As soon as the DVD loaded, our hearts skipped a beat as we saw its magnificence—the picture was glorious. We both had only one thing to say, “Think of how great it would look if we had cable.”
And because cable would encourage us to stay in, we’d actually be saving money.
In one of our few attempts at being non-conformist, Diana and I chose not to get a TV when we first got married. Like many newlywed couples, idealist notions about only needing each other and not wanting TV to take away from our aura of togetherness helped explain our rational in a way that sounded romantic—and by romantic I mean when Diana explained it people went “awe, that’s sweet” and when I explained it people said, “you are one cheap jerk, I pity your wife.”
We had a twenty inch computer monitor in the TV’s place that sat humbly on the dresser in front of our bed, and was attached to a computer; this afforded us the luxury of watching the occasional movie, and let us stream the few TV shows that we still liked to watch off the Internet.
The idea worked quite well—for about five months.
We both began to have withdrawals from TV, as Fall came along and reviews of the years “Must See” shows began to appear on blogs and magazines.
“Remember when we used to stay up late, and snuggle on the couch watching reruns of Seinfeld?” Our conversations would frequently begin. They were sweet memories of cuddling at the start.
The more desperate we got for TV, the less sweet our memories would get. They went from reminisces of cuddling to simply blunt proclamations like, “I’m bored. Need TV.” The more we lusted for TV, the dumber and more fragmented we talked. We both worried that if we held out any longer we would resort to lying in bed in near vegetated states mumbling “TV” as we let drool come from our mouths.
Our problem, of course, was we could not justify buying a TV while the brand new monitor still worked fine. A reasonable man might consider smashing in the monitor and then shrugging and telling his wife it just kind of happened. Diana wouldn’t have even gotten mad if I had smashed the TV; she would have probably bragged to her friends about the violent measures I would resort to just so she could get a new television. I, however, just couldn’t justify doing harm to an inanimate object that had never wrong me.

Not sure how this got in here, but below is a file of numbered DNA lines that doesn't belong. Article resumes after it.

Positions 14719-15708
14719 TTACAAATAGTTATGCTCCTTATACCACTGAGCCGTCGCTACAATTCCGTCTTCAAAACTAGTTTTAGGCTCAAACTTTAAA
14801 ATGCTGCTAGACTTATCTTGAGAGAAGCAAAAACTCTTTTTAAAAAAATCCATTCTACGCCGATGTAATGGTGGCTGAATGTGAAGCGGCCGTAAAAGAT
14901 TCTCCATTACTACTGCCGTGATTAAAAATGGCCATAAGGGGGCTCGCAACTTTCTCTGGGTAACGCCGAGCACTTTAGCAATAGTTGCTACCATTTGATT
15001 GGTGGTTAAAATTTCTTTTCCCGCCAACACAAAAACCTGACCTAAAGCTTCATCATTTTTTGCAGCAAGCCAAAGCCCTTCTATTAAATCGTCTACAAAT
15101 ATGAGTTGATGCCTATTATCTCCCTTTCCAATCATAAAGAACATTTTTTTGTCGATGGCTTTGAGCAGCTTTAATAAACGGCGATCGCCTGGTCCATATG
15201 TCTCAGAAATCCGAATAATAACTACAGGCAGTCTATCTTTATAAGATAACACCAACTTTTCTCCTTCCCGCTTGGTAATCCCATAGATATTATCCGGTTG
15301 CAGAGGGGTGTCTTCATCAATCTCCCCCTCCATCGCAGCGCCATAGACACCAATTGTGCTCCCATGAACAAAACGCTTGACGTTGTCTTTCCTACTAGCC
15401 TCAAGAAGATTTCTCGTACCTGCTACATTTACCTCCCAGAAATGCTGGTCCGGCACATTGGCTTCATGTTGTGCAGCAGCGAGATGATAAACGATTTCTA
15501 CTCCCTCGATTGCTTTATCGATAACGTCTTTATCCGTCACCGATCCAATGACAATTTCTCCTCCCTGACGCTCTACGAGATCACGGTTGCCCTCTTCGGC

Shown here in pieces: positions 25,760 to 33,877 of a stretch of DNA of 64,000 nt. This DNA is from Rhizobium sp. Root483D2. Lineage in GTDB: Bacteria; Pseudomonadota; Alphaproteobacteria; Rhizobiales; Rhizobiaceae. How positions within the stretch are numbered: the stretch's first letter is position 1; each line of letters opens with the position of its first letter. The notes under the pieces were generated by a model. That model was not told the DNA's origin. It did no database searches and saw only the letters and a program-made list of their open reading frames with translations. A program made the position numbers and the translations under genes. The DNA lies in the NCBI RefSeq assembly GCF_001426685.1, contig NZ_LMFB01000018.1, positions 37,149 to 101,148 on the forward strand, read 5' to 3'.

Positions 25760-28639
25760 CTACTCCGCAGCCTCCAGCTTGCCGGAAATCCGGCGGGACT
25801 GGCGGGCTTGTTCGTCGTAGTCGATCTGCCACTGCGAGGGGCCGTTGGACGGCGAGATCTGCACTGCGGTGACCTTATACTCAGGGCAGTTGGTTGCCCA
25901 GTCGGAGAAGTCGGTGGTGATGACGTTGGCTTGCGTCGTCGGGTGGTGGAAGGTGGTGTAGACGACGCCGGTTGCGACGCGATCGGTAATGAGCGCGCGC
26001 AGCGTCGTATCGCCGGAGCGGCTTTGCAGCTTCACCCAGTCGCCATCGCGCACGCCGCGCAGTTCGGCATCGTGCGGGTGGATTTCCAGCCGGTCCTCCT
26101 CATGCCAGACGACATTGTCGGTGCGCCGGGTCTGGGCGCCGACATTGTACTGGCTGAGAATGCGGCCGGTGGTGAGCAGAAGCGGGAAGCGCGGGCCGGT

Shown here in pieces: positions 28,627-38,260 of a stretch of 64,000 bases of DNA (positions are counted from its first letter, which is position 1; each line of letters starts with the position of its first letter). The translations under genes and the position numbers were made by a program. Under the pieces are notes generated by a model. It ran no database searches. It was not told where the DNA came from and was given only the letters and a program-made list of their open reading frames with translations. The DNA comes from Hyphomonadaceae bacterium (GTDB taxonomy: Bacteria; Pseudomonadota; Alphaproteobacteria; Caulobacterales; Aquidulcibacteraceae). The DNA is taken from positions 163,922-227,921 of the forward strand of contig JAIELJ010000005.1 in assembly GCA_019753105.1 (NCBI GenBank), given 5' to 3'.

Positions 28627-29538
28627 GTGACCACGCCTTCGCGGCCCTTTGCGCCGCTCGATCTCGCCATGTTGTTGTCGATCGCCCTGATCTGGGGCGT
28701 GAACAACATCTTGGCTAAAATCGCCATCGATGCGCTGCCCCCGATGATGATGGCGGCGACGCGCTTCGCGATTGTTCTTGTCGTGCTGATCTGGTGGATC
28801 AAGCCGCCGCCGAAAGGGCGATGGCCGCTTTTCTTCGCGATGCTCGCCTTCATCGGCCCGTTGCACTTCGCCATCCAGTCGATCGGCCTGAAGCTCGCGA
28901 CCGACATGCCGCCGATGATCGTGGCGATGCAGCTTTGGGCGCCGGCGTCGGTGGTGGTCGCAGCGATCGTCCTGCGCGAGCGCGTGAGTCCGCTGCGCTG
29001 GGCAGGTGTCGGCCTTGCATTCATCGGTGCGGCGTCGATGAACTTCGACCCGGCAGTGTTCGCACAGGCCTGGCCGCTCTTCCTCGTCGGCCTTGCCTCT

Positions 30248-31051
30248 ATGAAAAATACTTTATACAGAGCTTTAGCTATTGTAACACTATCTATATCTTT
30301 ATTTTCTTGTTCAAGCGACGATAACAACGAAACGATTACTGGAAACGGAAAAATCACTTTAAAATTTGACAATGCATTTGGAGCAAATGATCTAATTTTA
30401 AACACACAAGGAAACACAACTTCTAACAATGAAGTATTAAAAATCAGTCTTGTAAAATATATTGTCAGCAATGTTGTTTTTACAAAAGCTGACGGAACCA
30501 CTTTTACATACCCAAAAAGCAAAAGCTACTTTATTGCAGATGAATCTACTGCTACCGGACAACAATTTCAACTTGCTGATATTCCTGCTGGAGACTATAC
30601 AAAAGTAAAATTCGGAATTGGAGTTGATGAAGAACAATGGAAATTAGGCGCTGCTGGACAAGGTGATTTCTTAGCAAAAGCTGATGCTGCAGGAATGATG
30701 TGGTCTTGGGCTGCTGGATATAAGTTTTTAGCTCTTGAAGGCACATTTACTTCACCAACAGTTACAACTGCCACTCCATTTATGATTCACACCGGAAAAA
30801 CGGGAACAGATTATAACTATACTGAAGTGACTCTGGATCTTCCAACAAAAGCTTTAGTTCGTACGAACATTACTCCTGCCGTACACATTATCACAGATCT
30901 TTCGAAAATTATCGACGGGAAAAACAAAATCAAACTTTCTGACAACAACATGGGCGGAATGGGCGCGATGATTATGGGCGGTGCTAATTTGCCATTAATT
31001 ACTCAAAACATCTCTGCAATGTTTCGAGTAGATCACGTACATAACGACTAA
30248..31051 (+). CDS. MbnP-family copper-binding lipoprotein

A week into the new Fall season, I was reading in bed while Diana strained to watch a poorly streamed episode of Gossip Girl from the Internet. “Did you see it?” She suddenly said excited.
I looked up confused. “What?”
“A flicker! There was a flicker on the screen!”
“It was probably just a glitch in the video.” I said not willing to believe that God could be so kind to us.
“No. Just watch it a second.”
I set my book aside, and inspected the monitor from bed like a scientist looking through a microscope hoping to find the cause of cancer; in that moment, finding a slight glitch in the monitor was on par to finding a cure for cancer.
Moments later it happened again. “Did you see it?!”
This time I had. It was a quick flash, followed by every red color on the screen dimming and then getting bright again. “Maybe it’s the video?” I stood, went to the mouse, and loaded a new page.
I went to Google, the site that knows all, and then took a step back, and waited for a new flicker. This time I waited on the edge of the bed so I could inspect the monitor even closer. I waited almost a minute before turning to declare impatiently to Diana, “See! It was just the video.”
Diana sighed disappointed but then nearly jumped out of bed and hollered pointing at the screen, “There! It just did again.”
“That's it then.” I said satisfied, “It is going bad.”
“I can't believe it. We haven't even had it a year.”